How might a party challenge the validity of a patent through the courts in anticipation of a potential suit for infringement being issued against it?
A party may challenge the validity of a patent by filing a request for revocation in anticipation of a patent infringement suit.
What level of expertise can a patent owner expect from the courts?
There is no specialised patent court; the courts are assisted by the parties, which are assisted by skilled litigators with relevant expertise.
Are cases decided by one judge, a panel of judges or a jury?
A single judge decides cases.
If jury trials do exist, what is the process for deciding whether a case should be put to a jury?
Patent cases are not put to juries.
What role can and do expert witnesses play in proceedings?
Expert witnesses can play the role of a person skilled in the art in order to help the court to understand what skills and knowledge a person skilled in the art at the priority date would have possessed and whether the invention would have been obvious to a person skilled in the art at the priority date.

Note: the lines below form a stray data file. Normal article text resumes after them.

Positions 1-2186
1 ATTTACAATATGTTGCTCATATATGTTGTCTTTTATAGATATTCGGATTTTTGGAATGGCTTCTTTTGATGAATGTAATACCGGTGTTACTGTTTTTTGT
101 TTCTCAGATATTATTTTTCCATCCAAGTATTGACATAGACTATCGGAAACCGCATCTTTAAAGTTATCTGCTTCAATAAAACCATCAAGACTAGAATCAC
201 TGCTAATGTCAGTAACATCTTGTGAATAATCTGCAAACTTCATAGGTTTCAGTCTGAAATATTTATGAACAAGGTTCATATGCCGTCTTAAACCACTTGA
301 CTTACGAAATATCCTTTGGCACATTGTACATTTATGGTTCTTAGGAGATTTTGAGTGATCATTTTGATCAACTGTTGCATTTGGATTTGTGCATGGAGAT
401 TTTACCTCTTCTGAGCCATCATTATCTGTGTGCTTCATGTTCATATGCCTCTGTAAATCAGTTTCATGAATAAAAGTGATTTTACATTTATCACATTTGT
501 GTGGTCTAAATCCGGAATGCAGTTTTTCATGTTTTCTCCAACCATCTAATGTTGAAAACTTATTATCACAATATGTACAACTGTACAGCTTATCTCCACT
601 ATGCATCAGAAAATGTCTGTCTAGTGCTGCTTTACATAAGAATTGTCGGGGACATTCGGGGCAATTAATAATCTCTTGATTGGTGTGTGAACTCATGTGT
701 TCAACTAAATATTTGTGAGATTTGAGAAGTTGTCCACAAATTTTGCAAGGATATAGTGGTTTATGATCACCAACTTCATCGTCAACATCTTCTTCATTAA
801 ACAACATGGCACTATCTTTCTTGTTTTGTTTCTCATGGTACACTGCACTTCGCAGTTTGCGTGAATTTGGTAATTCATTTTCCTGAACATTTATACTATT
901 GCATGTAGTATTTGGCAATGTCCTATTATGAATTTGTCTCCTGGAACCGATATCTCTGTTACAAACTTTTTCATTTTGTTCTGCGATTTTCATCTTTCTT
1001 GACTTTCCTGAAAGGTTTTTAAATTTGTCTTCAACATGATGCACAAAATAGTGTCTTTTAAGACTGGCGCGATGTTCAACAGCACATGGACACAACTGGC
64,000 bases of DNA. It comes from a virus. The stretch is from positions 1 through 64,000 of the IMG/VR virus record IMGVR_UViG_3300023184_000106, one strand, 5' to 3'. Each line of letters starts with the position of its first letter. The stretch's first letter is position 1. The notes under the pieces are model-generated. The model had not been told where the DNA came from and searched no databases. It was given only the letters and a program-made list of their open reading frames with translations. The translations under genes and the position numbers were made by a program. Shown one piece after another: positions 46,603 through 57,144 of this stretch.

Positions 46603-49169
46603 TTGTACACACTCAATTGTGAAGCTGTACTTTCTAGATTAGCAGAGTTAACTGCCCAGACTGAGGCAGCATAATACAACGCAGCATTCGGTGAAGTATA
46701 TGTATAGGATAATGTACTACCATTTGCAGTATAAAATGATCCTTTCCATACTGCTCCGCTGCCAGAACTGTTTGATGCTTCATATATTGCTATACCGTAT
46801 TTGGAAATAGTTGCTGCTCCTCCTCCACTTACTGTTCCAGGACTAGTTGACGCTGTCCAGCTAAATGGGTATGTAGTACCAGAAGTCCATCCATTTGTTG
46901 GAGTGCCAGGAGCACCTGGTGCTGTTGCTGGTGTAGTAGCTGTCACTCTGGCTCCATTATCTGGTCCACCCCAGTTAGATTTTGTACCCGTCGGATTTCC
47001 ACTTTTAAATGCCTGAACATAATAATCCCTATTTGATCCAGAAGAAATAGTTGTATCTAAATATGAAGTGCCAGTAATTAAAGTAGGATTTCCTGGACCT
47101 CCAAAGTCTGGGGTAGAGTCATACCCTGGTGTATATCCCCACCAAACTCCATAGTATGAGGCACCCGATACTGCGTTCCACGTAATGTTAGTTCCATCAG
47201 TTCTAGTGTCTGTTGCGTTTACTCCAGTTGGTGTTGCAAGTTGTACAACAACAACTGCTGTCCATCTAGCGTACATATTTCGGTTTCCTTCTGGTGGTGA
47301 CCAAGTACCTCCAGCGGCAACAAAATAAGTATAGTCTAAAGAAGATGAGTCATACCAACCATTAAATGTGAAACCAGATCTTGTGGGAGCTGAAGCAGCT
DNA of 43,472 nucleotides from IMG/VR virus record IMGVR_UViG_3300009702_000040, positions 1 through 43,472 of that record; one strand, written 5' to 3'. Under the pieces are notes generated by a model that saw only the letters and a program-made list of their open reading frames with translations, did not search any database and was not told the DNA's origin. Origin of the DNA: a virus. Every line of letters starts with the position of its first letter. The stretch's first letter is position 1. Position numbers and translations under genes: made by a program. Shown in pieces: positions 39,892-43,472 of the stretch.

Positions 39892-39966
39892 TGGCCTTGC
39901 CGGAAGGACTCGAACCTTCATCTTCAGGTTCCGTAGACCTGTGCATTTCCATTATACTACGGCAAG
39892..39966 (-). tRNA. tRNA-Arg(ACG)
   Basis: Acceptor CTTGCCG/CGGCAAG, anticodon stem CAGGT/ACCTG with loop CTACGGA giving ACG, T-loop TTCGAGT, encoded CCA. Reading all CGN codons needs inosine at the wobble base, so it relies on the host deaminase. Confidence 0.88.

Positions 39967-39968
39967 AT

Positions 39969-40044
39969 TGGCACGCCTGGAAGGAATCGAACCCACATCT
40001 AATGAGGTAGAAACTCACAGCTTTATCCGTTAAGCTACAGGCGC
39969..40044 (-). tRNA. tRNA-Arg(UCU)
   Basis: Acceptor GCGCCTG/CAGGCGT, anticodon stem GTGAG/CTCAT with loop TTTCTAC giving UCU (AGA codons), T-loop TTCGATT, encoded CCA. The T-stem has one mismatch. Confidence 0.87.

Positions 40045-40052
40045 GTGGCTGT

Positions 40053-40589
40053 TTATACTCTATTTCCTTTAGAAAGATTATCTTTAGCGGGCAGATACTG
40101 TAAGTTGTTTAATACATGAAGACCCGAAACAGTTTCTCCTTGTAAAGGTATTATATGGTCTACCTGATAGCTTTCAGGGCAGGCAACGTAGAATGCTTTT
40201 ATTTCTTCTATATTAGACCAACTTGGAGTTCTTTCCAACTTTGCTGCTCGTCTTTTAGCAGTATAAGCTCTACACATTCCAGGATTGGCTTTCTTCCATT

Does your jurisdiction apply a doctrine of equivalents and, if so, how?
The courts apply the doctrine of ‘purposive construction’ to interpret the scope of claims. The doctrine of equivalents is not applied.
Is it possible to obtain preliminary injunctions? If so, under what circumstances?
Interlocutory injunctions are available where there is actual infringement or threat of infringement, subject to the established requirements for granting interlocutory injunctions.
How are issues around infringement and validity treated in your jurisdiction?
The courts rule on infringement and validity when handling patent litigation.
Will courts consider decisions in cases involving similar issues from other jurisdictions?
Hong Kong adopts common law jurisprudence. Decisions from other jurisdictions involving similar issues – particularly from common law jurisdictions – will be considered if the parties submit them to the courts.
Damages and remedies
Can the successful party obtain costs from the losing party?
The successful party can usually obtain all reasonable legal costs from the losing party.
What are the typical remedies granted to a successful plaintiff?
Typical remedies in patent litigation include: